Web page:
William Manchee

Novelist

Comin"-In Party

 

In the spring of ‘79 I brashly hung out my shingle,
Nearly broke, with a wife and four hungry kids
It was a brash move at best even had I been single
Fortunately friends began referring me clients
And one of them, Inca Oil, gave me a jingle

 

 

Inca, new to the game, needed its legal work cheap
A lawyer to pour over records of their West Texas prospects
One so hungry, he’d work hard, not worrying about sleep
So, twice a week I’d jump in my Pinto and drive I-20 west
From county seat to the next taking good notes that I’d keep

 

It was tedious work, not fun at all, but that was no big deal
So, I muddled along, day after day, until it was time to get paid
But when I handed my bill to my boss, his smile gave me a chill
He said, "Hey, why don’t you take your payment in trade?
I really like you, so take a piece the well, it’ll be a steal

 

When I asked him how much I’d get if the well came in
He said at least five times my bill, in just the first day!
My heart leaped for joy and I started to scratch my chin
I knew my wife would kill me if the well didn’t pay
But I really felt lucky so, I said, "Oh, what the hell, I’m in."

 

Several month later when the well was almost complete
I took I-20 West, this time with my wife and kids,
For a comin-in party with plenty of beer and steaks to eat,
To celebrate, if our luck held out and the well blew its lid
Or commiserate, if it was dry and we had to accept defeat

 

 

When we finally arrived someone said, "Just 40 feet to drill!"
Excited, we slipped on our earplugs and joined the gathering
Of investors, employees and crew all enjoying the thrill
Of the roughnecks expertly plying their trade, wondering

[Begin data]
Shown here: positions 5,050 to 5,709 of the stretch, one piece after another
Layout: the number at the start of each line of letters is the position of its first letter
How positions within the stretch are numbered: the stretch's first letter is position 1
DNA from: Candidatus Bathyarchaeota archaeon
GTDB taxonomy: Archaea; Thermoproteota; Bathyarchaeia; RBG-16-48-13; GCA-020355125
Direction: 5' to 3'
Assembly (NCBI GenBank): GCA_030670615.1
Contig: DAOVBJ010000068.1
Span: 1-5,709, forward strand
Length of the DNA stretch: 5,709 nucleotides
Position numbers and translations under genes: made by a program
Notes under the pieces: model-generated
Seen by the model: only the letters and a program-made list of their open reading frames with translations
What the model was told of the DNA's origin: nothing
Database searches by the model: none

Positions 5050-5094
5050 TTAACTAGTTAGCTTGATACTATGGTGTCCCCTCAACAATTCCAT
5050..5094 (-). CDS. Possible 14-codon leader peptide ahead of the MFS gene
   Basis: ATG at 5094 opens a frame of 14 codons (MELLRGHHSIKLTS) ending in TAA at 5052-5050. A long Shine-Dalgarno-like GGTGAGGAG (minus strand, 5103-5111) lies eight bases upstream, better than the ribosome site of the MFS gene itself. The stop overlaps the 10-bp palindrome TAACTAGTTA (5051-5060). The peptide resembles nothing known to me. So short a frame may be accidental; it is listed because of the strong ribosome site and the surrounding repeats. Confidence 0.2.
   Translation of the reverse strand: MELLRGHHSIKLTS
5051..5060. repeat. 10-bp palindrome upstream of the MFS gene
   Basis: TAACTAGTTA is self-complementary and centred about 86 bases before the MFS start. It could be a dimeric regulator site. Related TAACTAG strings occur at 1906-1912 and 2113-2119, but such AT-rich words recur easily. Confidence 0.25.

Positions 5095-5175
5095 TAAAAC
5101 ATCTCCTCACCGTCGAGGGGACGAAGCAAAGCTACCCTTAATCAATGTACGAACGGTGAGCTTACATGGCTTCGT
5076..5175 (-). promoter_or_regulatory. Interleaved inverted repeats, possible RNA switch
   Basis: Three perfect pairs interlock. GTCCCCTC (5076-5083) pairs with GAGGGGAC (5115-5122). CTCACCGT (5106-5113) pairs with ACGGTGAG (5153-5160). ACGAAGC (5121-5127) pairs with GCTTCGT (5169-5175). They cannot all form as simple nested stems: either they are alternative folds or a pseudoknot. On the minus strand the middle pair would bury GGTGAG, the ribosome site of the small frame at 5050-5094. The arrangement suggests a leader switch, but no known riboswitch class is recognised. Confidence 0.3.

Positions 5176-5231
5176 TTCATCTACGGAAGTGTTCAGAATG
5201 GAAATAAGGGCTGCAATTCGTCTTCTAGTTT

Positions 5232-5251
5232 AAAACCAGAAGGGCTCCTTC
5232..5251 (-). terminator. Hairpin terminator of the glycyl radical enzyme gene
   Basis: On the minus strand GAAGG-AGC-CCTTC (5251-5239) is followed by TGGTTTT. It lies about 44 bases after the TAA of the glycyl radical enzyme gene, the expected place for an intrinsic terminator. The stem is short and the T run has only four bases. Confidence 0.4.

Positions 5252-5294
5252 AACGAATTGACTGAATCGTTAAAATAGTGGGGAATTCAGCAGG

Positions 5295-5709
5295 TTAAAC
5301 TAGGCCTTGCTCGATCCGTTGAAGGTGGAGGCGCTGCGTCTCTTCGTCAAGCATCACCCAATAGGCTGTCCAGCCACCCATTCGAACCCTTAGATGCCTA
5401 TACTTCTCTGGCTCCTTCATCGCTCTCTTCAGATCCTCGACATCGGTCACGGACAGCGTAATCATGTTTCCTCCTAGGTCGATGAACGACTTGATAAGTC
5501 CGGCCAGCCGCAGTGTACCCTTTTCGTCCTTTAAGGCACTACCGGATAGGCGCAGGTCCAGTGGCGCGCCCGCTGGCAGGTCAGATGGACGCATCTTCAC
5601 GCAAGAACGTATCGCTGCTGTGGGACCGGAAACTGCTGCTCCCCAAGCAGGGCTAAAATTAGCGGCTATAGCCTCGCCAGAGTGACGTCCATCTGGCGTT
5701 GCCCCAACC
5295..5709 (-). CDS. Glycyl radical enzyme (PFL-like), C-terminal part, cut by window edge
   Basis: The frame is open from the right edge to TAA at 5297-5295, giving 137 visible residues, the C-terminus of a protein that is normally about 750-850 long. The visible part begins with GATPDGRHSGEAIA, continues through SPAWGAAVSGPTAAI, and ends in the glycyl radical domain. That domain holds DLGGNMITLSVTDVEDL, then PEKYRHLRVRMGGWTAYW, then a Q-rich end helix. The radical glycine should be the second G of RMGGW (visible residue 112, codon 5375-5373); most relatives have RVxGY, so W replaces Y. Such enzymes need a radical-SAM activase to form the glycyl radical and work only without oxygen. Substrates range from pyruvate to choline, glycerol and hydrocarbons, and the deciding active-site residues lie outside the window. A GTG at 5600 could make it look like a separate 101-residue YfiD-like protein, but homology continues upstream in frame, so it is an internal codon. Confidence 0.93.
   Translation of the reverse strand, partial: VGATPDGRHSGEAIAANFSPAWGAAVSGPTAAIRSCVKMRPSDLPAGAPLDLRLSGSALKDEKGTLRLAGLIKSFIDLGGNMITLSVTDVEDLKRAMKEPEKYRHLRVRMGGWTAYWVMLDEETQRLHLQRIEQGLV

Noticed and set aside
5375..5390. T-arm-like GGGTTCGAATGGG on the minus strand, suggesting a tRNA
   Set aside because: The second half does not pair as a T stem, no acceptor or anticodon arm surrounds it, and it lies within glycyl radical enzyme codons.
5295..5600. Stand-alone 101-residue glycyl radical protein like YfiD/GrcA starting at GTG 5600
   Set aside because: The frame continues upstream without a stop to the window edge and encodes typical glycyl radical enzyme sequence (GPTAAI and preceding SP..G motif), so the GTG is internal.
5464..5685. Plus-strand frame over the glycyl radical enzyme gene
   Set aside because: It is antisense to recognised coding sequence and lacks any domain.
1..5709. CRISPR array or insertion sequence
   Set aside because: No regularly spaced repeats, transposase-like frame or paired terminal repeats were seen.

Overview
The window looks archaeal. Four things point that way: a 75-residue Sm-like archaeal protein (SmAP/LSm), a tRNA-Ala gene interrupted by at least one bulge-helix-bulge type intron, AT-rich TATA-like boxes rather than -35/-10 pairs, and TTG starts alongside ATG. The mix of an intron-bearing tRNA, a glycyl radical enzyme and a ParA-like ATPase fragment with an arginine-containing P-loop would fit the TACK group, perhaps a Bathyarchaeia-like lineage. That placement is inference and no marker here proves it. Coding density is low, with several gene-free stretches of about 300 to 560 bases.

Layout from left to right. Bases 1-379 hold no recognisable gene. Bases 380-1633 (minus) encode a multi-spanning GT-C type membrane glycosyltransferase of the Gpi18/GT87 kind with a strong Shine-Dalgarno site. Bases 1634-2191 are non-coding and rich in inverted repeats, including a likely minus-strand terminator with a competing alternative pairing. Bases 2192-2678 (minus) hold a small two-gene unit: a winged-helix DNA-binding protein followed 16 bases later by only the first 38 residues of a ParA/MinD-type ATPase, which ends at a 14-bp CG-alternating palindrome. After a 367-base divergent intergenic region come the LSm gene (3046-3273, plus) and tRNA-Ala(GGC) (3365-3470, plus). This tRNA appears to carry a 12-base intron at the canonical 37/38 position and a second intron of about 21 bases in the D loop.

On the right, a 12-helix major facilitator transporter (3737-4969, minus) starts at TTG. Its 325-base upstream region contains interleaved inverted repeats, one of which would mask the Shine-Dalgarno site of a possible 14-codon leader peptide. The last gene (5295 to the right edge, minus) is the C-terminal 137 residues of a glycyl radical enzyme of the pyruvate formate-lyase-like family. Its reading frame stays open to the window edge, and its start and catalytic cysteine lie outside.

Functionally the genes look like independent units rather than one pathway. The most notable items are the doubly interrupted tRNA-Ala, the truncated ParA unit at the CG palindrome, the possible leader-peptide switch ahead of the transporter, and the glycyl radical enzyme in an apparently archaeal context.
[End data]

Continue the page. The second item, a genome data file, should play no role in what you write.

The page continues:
If we’d all make our fortune because of their skill

 

We watched them inserting pipe after pipe and as the drill bit spun
My stomach began to tighten, then someone yelled "Ten feet to go!"
The crowd tensed and crowded in, a guard stepped in front holding his gun
I looked at my wife, holding my breath, then someone said, "Five feet to go!"
When the ground began to rumble the roughnecks froze, then began to run

 

Then a stream of Texas crude burst out of the ground, fifty feet into the night
Looking up at this incredible sight a feeling came over me of incredible glee
Then everyone began screaming, laughing, and feeling incredible delight
Until the oil fell back upon us, drenching us, burning our eyes, forcing us to flee
To a safe distance away where we stood and looked back at the wonderful sight

 

My wife took my hand, the kids gathered around, all looking proudly ahead
Then my daughter looked up at me wide-eyed and exclaimed, "Daddy, we’re rich!"
I started to laugh, but when the gushing noise suddenly stopped. I looked overhead
"What’s happening?" I said in complete disbelief. That’s all the oil, son of a bitch!
Then my wife let go of my hand, turned to me coldly and said, "Honey, you’re dead!"